But the duel, between Sir Martin Sorrell and Lord Bell, was over neither fair maiden nor personal honour. It was over a fag.
Campaign readers will know that Bell had been attempting to thrash out a deal between HHCL & Partners and Sorrell's WPP for some time. It was a long and agonising process of delayed announcements as both sides attempted to value the deal while the rest of the market collapsed around them.
No wonder Bell felt the need for a cigarette. So spark up he did as he entered WPP's reception, ready for a fresh round of battling, earlier this month.
Unfortunately for him, WPP's is a strict no-smoking office. The company's loyal receptionist told him as much, but a stressed Bell decided to ignore her - he is a Lord, after all.
Enter Sorrell. With all of the confidence of a chief executive of one of the biggest advertising groups in the world, he told Bell to put it out, or feel his wrath. A crestfallen Bell obliged.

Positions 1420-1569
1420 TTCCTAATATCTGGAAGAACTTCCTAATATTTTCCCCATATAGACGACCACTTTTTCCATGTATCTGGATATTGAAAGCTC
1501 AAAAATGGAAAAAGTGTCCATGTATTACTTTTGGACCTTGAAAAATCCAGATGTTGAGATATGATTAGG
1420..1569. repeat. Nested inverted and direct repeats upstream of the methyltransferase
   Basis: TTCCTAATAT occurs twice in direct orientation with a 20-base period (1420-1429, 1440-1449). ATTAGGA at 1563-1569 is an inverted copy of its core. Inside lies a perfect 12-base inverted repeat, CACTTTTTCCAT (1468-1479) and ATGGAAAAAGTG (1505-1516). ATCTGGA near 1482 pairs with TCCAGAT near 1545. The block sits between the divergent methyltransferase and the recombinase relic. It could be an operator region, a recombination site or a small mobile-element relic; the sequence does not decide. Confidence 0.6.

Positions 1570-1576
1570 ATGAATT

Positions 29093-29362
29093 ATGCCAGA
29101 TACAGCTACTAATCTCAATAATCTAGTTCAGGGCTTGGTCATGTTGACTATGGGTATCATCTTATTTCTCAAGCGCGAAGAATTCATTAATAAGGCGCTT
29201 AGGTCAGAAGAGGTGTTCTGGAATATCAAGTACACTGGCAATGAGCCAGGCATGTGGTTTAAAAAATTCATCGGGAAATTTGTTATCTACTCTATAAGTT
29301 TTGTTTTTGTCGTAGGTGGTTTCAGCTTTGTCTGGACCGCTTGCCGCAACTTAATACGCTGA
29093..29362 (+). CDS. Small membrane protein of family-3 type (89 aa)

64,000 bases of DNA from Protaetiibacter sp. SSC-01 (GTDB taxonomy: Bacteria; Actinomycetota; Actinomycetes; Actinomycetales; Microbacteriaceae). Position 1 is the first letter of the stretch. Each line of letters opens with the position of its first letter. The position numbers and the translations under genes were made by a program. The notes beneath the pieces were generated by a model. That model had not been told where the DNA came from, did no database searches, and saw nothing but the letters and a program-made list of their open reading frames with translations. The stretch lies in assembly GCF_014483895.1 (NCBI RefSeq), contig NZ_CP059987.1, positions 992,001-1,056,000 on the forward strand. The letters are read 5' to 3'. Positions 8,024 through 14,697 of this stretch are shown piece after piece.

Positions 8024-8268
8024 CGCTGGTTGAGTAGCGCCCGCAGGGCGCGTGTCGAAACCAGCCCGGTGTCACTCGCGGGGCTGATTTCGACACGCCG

A happy ending, one might think. Unfortunately, it would seem that nicotine withdrawal is affecting Lord Bell's memory.
In a letter chastising us for referring to the "loss" of HHCL, the Chime chairman says we've got it all wrong. It wasn't a loss, he argued, it was just part of a natural evolution. "Life moves on," he wrote. As indeed it does. And his Lordship reminded us of a few more examples of advertising evolution ... such as Saatchi & Saatchi being sold to, erm, Havas.
How strange - we seem to have missed that one. The last time we looked, we could have sworn that Saatchis was still a part of Publicis Groupe.
And equally bewildering was Bell's assertion that CDP remained independent and then disappeared.
Er, nearly, Tim. CDP actually sold out to Japan's Dentsu more than a decade ago and today lives on, albeit in a heavily disguised version called cdp-travissully.
Far be it from Campaign to suggest that Lord Bell doesn't know his Abbotts from his Euros. I suppose it can get a bit tricky, what with all those names to remember. What you need is a break, Tim. Why not go and have a fag?